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INTRODUCTION AND EPIDEMIOLOGY

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Hypothyroidism is a clinical syndrome caused by insufficient thyroid hormone production, which slows cell metabolism. The prevalence of overt hypothyroidism in the general population varies between 0.3% and 3.7% in the United States, and between 0.2% and 5.3% in Europe.1-4 The prevalence of hypothyroidism increases with age (>65 years) and is higher among white individuals and women.5 The disorder is nearly 10 times more common in females than in males. On the other hand, subclinical hypothyroidism is more prevalent than overt hypothyroidism in all age groups and can be seen in 4% to 15% of women, especially the elderly.6 Myxedema coma mortality rates with current treatments are between 30% and 60%.6

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PATHOPHYSIOLOGY

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Thyroxine (T4) and triiodothyronine (T3) are the thyroid hormones. The ratio of thyroxine T4 to triiodothyronine T3 released in the blood is about 10:1. Peripherally, thyroxine T4 is converted to the active triiodothyronine T3, which is three to four times more potent than thyroxine T4. The half-life of thyroxine T4 is 7 days, and the half-life of triiodothyronine T3 is about 1 day.

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Primary hypothyroidism is caused by the intrinsic dysfunction of the thyroid gland. The most common cause is Hashimoto’s thyroiditis. Primary hypothyroidism is also caused by surgical removal or radioactive ablation and can be a result of some drug effects.7 Drugs such as lithium, α-interferon, interleukin, and tyrosine kinase inhibitors (e.g., sunitinib) can cause hypothyroidism. Amiodarone can cause hypothyroidism in up to 14% of patients.8-10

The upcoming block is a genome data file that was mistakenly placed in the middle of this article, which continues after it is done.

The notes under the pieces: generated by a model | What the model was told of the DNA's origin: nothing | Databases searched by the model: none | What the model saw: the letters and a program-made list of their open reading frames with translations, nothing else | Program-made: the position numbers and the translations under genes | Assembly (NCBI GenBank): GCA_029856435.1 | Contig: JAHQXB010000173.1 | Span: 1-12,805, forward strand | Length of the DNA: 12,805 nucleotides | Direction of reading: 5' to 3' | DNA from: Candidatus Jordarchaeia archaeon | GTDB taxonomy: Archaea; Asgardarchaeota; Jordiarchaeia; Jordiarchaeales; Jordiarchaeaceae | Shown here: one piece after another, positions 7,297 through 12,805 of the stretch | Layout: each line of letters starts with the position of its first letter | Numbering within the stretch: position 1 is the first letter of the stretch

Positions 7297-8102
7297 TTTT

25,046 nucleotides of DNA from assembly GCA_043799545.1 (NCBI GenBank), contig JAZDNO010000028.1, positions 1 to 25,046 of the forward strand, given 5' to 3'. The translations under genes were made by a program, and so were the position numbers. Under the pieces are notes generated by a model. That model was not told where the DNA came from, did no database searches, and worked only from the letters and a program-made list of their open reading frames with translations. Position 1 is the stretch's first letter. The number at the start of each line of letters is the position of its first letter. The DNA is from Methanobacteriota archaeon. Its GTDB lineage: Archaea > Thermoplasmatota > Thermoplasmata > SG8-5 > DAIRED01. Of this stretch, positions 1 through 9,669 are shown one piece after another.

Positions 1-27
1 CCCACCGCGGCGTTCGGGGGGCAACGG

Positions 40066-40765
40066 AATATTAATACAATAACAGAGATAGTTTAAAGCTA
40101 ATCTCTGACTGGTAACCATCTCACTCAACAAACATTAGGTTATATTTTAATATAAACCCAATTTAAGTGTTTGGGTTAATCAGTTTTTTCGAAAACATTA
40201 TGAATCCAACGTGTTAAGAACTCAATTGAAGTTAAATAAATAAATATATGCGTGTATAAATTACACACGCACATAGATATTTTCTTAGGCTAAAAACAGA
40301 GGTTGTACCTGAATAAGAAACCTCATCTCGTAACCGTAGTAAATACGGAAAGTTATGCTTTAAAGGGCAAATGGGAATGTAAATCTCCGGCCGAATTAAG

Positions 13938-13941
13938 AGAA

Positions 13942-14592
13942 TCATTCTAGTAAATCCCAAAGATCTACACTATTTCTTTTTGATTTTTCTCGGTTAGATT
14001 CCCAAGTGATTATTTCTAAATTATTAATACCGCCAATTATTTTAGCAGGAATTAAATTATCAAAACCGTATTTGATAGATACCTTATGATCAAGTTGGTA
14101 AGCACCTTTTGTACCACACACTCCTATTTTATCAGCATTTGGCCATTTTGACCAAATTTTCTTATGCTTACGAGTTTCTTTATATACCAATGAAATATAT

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Secondary hypothyroidism is caused by a deficiency of thyroid-stimulating hormone (TSH) from the pituitary gland or deficiency of thyrotropin-releasing hormone from the hypothalamus. Some literature specifically refers to hypothalamic causes as tertiary hypothyroidism.11,12 Nevertheless, both are central causes of hypothyroidism involving the hypothalamic-pituitary axis and shall be referred to as secondary hypothyroidism in this chapter.

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Euthyroid sick syndrome is associated with low triiodothyronine T3 or thyroxine T4 levels and a normal or low TSH level in a patient who is clinically euthyroid. This condition is found in critically ill patients or those with severe systemic illness.

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Table 228-1 lists common causes of hypothyroidism.

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Table Graphic Jump Location
TABLE 228-1Common Causes Primary and Secondary of Hypothyroidism
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CLINICAL FEATURES OF HYPOTHYROIDISM

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